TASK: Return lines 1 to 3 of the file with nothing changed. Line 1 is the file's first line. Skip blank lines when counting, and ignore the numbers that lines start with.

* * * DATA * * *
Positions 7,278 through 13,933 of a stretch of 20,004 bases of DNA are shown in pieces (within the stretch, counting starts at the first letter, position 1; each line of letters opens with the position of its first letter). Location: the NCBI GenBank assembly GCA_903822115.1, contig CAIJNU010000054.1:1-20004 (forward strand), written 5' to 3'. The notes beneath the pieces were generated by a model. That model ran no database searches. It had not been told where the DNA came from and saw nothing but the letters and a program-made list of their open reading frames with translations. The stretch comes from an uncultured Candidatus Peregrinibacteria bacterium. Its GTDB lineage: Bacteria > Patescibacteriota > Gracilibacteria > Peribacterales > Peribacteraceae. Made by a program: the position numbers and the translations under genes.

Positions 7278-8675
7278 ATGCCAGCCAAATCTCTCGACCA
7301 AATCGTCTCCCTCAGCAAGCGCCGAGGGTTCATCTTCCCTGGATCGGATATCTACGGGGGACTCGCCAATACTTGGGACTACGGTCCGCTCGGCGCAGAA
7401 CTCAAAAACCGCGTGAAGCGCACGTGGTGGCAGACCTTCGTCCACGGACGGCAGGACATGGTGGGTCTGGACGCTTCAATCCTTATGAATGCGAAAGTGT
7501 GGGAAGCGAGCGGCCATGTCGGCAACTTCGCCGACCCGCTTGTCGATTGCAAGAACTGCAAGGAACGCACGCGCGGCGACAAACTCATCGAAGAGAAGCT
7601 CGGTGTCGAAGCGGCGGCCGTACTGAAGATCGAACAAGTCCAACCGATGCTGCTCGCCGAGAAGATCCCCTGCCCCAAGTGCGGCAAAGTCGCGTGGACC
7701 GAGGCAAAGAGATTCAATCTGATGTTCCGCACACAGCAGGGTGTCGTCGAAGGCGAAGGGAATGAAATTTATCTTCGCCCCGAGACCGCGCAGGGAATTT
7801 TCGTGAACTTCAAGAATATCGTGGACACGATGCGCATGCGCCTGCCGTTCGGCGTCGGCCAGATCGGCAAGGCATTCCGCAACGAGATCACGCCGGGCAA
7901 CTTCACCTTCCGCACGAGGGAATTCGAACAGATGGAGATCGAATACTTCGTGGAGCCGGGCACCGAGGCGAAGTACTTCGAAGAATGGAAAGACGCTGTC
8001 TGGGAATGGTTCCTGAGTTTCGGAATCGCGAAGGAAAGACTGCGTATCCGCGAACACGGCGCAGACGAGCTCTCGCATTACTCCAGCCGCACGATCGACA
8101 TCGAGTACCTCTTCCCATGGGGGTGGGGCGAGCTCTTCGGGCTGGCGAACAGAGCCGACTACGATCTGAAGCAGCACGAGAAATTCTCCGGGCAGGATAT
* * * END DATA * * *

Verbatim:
Positions 7,278 through 13,933 of a stretch of 20,004 bases of DNA are shown in pieces (within the stretch, counting starts at the first letter, position 1; each line of letters opens with the position of its first letter). Location: the NCBI GenBank assembly GCA_903822115.1, contig CAIJNU010000054.1:1-20004 (forward strand), written 5' to 3'. The notes beneath the pieces were generated by a model. That model ran no database searches. It had not been told where the DNA came from and saw nothing but the letters and a program-made list of their open reading frames with translations. The stretch comes from an uncultured Candidatus Peregrinibacteria bacterium. Its GTDB lineage: Bacteria > Patescibacteriota > Gracilibacteria > Peribacterales > Peribacteraceae. Made by a program: the position numbers and the translations under genes.

Positions 7278-8675
7278 ATGCCAGCCAAATCTCTCGACCA